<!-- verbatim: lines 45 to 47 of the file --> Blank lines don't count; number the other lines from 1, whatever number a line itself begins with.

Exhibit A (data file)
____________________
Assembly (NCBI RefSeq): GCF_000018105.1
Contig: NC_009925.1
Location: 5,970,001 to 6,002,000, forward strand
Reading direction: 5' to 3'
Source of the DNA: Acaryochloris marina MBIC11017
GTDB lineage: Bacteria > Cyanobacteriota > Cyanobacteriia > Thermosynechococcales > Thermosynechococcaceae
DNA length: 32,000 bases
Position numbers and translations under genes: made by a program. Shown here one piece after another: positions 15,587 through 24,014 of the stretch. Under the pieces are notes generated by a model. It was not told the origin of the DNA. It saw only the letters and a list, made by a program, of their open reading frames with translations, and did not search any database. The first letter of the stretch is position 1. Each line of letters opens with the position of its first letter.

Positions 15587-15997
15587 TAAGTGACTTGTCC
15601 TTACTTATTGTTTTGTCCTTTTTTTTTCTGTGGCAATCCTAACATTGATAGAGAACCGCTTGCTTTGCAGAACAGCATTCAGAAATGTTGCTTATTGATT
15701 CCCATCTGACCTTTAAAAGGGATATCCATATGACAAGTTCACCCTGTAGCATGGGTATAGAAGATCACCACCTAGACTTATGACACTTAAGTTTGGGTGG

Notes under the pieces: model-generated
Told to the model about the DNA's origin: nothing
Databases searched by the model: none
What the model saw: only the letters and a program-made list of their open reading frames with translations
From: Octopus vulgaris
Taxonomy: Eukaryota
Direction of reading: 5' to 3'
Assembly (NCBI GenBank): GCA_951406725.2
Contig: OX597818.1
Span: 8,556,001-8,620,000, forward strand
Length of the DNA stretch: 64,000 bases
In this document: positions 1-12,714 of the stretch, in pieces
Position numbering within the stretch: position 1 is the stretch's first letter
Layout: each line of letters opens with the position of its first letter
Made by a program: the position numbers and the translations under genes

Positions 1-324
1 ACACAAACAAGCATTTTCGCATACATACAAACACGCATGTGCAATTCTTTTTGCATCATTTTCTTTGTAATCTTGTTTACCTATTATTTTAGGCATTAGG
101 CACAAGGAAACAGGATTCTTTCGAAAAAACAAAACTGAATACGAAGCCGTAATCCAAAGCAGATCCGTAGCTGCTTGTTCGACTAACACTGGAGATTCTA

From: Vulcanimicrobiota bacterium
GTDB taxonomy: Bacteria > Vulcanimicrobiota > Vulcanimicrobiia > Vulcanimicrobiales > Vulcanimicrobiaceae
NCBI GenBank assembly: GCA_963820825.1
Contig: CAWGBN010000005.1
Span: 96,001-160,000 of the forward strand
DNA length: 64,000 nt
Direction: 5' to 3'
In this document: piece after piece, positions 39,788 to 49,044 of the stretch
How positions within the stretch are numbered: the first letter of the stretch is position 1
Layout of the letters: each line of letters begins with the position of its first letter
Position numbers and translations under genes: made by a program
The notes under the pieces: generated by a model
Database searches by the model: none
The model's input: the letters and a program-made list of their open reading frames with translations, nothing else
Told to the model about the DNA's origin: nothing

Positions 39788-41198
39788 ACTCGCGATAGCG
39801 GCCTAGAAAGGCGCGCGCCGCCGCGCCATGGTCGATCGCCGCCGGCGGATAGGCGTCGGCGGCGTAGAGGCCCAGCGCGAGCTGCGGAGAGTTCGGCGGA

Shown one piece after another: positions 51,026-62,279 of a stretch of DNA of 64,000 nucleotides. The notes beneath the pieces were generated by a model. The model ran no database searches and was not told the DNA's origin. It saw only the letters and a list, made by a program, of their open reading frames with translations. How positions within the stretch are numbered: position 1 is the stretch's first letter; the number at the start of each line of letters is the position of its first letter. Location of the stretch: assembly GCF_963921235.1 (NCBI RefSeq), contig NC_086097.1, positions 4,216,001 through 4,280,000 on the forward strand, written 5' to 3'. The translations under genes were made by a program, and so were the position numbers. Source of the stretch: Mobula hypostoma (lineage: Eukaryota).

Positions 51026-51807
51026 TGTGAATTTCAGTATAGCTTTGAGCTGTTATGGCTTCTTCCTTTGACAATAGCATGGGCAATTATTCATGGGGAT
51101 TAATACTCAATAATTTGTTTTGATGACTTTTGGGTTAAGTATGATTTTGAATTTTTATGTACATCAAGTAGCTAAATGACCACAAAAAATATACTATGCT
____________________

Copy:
Told to the model about the DNA's origin: nothing

Positions 39788-41198
39788 ACTCGCGATAGCG